For subsidy purposes, poverty level determinations are based on the year during which open enrollment begins. Since the open enrollment period for 2022 coverage took place in 2021, the government used 2021 poverty level guidelines for determining subsidy-eligibility for any plans with 2022 effective dates. (poverty level numbers are published by HHS in mid-January each year, but that’s after open enrollment for that year’s coverage has already ended or is about to end; open enrollment runs through January 15 in most states).

2014: $1,448 in premiums, with an income of $22,980

If Bob was earning 200% of poverty level when he got his 2014 plan, his MAGI was $22,980 (based on the 2013 poverty level) and his applicable percentage (the amount he had to pay for the second-lowest-cost silver plan) was 6.3 percent. So he had to pay $1,448 in annual premiums in 2014 ($22,980 x 0.063). His subsidy paid the rest of the premium, assuming he selected the second-lowest-cost silver plan (ie, the benchmark plan).

2018: $1,529 in premiums, with an income of $24,120

But for 2018, if Bob was still earning 200% of poverty level, his MAGI had increased to $24,120, since the poverty level has increased. His applicable percentage was 6.34%, which equaled $1,529 in annual premiums ($24,120 x 0.0634). That’s about $81 more in annual premiums than he had to pay in 2014. But in order to maintain his percentage of poverty level at 200%, he was earning $1,140 additional dollars per year.

So while his net premium had increased, his income was also increasing (and note that this is comparing his premiums in 2014 with his premiums in 2018; if we just look at 2017 versus 2018, the slight decrease in the applicable percentage for 2018 nearly exactly offsets the increase in the poverty level, making his net premium just about exactly the same in 2018 as it was in 2017).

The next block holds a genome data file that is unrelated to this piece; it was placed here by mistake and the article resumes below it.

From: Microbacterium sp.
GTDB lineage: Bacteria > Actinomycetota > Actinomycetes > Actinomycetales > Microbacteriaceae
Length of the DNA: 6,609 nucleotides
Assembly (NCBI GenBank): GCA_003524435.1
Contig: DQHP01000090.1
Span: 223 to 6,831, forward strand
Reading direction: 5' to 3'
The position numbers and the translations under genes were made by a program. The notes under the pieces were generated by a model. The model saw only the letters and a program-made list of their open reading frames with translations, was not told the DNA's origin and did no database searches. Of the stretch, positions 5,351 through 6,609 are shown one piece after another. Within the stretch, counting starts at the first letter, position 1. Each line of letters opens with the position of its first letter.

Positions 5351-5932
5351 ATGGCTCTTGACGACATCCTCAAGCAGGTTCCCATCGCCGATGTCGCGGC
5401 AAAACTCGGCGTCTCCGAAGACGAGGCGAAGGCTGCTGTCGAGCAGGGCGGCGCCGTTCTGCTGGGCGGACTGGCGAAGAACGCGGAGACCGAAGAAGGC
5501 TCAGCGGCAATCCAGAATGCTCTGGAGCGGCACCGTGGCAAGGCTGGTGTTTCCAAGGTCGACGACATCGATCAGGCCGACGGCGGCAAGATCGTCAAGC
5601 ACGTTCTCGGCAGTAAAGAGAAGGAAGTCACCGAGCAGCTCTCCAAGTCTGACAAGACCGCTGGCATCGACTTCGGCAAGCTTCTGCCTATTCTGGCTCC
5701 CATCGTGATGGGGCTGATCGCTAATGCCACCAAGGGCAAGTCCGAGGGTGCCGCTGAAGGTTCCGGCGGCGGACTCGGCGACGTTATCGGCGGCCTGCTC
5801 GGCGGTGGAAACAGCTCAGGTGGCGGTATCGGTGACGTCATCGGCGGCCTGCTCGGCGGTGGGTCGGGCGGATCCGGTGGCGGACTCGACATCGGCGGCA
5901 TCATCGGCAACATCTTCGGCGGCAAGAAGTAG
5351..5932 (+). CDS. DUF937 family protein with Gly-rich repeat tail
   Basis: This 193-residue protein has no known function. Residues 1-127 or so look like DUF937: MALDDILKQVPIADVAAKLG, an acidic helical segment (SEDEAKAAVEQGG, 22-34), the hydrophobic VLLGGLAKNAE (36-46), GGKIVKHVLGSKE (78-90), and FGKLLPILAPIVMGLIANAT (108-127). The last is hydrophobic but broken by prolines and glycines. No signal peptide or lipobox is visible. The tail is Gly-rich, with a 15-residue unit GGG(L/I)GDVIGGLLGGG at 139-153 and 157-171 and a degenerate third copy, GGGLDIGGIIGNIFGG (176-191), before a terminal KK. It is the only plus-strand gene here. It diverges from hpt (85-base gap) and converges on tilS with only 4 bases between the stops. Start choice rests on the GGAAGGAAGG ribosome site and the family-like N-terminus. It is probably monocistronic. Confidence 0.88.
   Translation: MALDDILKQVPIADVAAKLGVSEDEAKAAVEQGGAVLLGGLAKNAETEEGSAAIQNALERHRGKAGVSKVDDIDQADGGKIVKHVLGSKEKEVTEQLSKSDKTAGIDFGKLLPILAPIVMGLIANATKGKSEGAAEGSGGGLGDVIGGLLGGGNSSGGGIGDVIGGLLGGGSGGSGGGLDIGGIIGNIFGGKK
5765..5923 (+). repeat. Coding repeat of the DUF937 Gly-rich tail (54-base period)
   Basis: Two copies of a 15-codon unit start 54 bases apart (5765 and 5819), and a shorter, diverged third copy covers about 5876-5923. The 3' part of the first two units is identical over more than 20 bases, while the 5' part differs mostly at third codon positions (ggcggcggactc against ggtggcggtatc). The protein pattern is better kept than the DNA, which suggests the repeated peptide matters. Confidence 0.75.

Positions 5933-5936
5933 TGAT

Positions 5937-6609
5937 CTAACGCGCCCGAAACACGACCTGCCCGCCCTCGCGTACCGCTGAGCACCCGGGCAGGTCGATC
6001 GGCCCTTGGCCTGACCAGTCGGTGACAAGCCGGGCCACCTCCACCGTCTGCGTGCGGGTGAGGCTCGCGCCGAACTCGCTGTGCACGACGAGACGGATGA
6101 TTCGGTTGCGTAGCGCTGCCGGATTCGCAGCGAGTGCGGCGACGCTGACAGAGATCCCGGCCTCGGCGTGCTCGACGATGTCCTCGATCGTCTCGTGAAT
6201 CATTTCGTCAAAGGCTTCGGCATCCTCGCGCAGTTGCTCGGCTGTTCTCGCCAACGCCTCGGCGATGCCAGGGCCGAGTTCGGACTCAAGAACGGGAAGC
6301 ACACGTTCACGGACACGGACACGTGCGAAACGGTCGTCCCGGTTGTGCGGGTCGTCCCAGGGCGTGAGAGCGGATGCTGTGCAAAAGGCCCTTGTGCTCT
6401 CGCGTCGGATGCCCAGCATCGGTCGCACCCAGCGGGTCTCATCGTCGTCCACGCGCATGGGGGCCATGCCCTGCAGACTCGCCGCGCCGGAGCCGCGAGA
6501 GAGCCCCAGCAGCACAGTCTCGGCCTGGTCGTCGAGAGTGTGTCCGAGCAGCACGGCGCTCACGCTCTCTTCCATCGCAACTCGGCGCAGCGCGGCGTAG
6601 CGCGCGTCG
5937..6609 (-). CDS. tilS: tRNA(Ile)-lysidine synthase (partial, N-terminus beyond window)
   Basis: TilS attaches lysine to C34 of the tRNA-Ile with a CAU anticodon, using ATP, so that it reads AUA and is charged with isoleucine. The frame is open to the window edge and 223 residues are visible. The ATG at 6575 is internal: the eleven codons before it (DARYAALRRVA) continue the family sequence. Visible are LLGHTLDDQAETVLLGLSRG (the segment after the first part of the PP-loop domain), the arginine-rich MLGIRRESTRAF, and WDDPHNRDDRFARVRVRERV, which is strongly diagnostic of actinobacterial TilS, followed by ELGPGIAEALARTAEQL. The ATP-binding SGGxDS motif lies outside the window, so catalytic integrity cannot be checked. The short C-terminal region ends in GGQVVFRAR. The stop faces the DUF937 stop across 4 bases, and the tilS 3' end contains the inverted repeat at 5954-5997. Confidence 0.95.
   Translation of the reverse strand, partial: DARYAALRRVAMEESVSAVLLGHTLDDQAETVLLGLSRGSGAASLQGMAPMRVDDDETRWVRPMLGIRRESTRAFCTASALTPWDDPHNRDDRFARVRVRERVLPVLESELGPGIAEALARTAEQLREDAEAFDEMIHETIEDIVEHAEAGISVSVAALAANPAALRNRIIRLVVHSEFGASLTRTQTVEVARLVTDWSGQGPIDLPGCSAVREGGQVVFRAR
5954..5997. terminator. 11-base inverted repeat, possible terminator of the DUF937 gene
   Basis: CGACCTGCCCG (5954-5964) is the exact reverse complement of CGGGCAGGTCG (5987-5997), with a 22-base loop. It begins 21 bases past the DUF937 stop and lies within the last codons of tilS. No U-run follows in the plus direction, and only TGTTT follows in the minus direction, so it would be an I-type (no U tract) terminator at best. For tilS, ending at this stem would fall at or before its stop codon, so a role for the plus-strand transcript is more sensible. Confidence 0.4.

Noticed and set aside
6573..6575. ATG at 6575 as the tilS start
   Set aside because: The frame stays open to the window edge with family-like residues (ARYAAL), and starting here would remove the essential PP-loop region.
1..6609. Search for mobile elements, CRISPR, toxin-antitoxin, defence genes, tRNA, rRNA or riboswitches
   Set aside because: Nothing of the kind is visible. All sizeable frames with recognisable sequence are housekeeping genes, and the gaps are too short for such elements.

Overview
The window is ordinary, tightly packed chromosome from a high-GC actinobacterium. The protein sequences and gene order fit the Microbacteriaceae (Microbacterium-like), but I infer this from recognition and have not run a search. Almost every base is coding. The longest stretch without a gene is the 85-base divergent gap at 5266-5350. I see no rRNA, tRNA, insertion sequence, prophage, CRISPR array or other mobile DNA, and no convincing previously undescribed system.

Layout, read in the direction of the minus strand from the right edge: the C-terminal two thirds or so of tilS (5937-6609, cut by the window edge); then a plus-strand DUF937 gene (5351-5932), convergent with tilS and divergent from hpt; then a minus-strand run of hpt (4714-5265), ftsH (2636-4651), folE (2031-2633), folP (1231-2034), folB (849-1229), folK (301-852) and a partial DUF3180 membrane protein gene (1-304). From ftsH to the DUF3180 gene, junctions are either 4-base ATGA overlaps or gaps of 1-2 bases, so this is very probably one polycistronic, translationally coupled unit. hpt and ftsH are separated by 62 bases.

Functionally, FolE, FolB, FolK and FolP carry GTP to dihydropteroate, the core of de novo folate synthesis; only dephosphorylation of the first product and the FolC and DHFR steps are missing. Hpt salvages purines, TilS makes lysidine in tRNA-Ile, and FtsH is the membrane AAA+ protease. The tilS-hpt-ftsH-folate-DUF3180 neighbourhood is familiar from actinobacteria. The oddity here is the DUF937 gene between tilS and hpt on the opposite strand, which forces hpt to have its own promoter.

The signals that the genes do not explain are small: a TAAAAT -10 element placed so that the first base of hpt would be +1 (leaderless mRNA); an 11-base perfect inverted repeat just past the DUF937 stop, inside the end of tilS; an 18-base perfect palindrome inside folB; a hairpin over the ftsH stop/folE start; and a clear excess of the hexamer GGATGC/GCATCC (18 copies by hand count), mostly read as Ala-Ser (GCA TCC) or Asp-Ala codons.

2019: $1,588 in premiums, with an income of $24,280

For 2019, the applicable percentage increased again, and the poverty level also increased. (2018 poverty levels were higher than they were for 2017.) If Bob was still earning 200% of the poverty level when he signed up for 2019 coverage, it meant his income had grown to $24,280. He had to pay 6.54% of that for the second-lowest-cost Silver plan, which amounted to $1,588 in annual premiums ($24,280 x 0.0654). So Bob was paying $140 more in annual premiums in 2019 than he was paying in 2014 — but his income was $1,300 higher than it was in 2014, since we’re assuming he’s stayed at 200% of the poverty level.

2020: $1,621 in premiums, with an income of $24,980

For 2020, the applicable percentage decreased, but the poverty level continued to increase. To keep Bob at 200% of the poverty level, his income had to grow to $24,980 for 2020 (based on 2019 poverty level numbers, since that’s what’s used for the 2020 coverage year). He had to pay 6.49% of his income for the benchmark Silver plan, which amounted to $1,621 in annual net premiums. That’s $33 more in annual premiums than he paid in 2018, and $173 more than he paid in 2014. But his income in 2019 was $2,000 higher than it was in 2014.

2021: Pre-ARP: $1,664 in premiums. Post-ARP: 510 in premiums, with an income of $25,520

For 2021 coverage, the poverty level is higher than it was for 2020 coverage. But although the applicable percentage was initially higher as well, it’s been drastically reduced by the American Rescue Plan. In Bob’s case, with an income of 200% of the poverty level, his new applicable percentage in 2021 is only 2%. For Bob’s income to stay at 200% of the poverty level, it had to increase to $25,520 in 2021. But instead of having to pay $1,664 in after-subsidy premiums for the benchmark silver plan (the amount he would have paid under the normal applicable percentage for 2021), he only has to pay $510, which is 2% of his income.

This is a total annual savings of about $1,154 over what he was paying before the American Rescue Act, and it’s also significantly lower than the amount he’s had to pay for his coverage in any year since the ACA was implemented.